Studies were eligible for inclusion if they (I) discussed HIT; (II) used a quantitative trade-off based stated-preference method, including: direct-elicitation, discrete-choice experiments, conjoint analysis, and ranking; (III) elicited the preferences of patients, caregivers, or end-users; (IV) were available in English, and (V) were full-text documents. Studies that only assessed the preferences of health care providers for HIT were excluded. Studies in which the preference-elicitation approach did not involve a trade-off, such as “select all that apply” questions or Likert-type rating, were excluded. Abstracts and purely qualitative studies were excluded. For this review HIT was defined following Brailer et al.’s description of HIT as “the application of information processing involving both computer hardware and software that deals with the storage, retrieval, sharing, and use of health care information, data, and knowledge for communication and decision making” (2). Studies describing such technologies were eligible for inclusion, prominent examples of which include EHR, patient-portals, and telehealth. Two reviewers assessed studies at the title/abstract and full-text stages to determine inclusion (BW, SH). Conflicts were addressed by a third reviewer (JB).
The search strategy included three concepts: (I) HIT, (II) stated-preference methods, (III) patients, caregivers, and end-users. We performed a preliminary search of PubMed and Web of Science in January 2020. The search strategy was amended, and run in PubMed, Web of Science, and Scopus in April 2020. The final search terms are presented in Table S1. This search was supplemented with additional hand-searching of the reference lists of all included studies, and the journals Journal of Telemedicine and e-Health, Journal of Telemedicine and Telecare, Journal of American Medical Informatics, BMC Medical Informatics and Decision Making, Journal of Medical Internet Research from 2004 to 2020. These journals were selected for additional hand-searching because they had produced many relevant/nearly relevant hits in database searches.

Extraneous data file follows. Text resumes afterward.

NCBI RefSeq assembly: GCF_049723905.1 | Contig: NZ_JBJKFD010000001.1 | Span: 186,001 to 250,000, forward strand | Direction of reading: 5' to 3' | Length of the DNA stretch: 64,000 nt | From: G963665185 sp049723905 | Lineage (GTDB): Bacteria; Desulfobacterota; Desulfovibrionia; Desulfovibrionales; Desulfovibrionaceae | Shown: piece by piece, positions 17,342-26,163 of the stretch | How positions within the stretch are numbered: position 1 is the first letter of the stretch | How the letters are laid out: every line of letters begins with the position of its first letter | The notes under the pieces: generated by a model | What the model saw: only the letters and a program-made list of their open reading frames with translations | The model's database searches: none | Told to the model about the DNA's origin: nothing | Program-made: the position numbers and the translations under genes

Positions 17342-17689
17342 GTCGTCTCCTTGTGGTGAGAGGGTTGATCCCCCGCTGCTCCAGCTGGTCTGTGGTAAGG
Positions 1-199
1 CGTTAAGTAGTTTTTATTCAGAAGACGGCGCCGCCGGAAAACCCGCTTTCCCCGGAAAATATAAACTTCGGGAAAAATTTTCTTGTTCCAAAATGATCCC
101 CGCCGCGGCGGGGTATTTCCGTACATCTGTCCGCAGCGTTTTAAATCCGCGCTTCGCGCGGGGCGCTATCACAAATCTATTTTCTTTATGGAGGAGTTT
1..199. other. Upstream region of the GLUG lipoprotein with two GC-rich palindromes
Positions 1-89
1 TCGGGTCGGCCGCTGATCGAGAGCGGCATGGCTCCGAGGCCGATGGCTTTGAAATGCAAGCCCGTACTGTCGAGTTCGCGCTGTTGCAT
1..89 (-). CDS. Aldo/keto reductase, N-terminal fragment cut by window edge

Data abstraction & critical appraisal
The following categories of information were extracted: author, date, country, preference-elicitation method, sample size, HIT context (i.e., telemedicine, patient portal, mHealth, or multiple HITs), and healthcare context (i.e., receiving healthcare, managing health data, receiving health data, or multiple healthcare contexts), and key preference finding.
We assessed study quality using the PREFS checklist (35) which evaluates the quality of reporting of stated-preference studies according to five criteria: purpose of study, respondent sampling, explanation of assessment methods, findings, significance testing. Studies achieved a score of 1 for every criterion that meet PREFS standards, and a 0 otherwise. The range of possible PREFS scores is 0–5. ANOVA tests were used to explore differences in PREFS scores across preference-elicitation and HIT contexts. We also assessed study quality according to several criteria posed by the US Food and Drug Administrations for patient preference studies, including: justification of sample size, heterogeneity considerations, relevance/comprehension to the patient population (37,38).
General data abstraction was split between two reviewers (BW, SH). PREFS scores and FDA recommended qualities were independently assigned by two reviewers (BW, SH) and discrepancies were resolved through consensus agreement between the reviewers.
Meta-synthesis using thematic analysis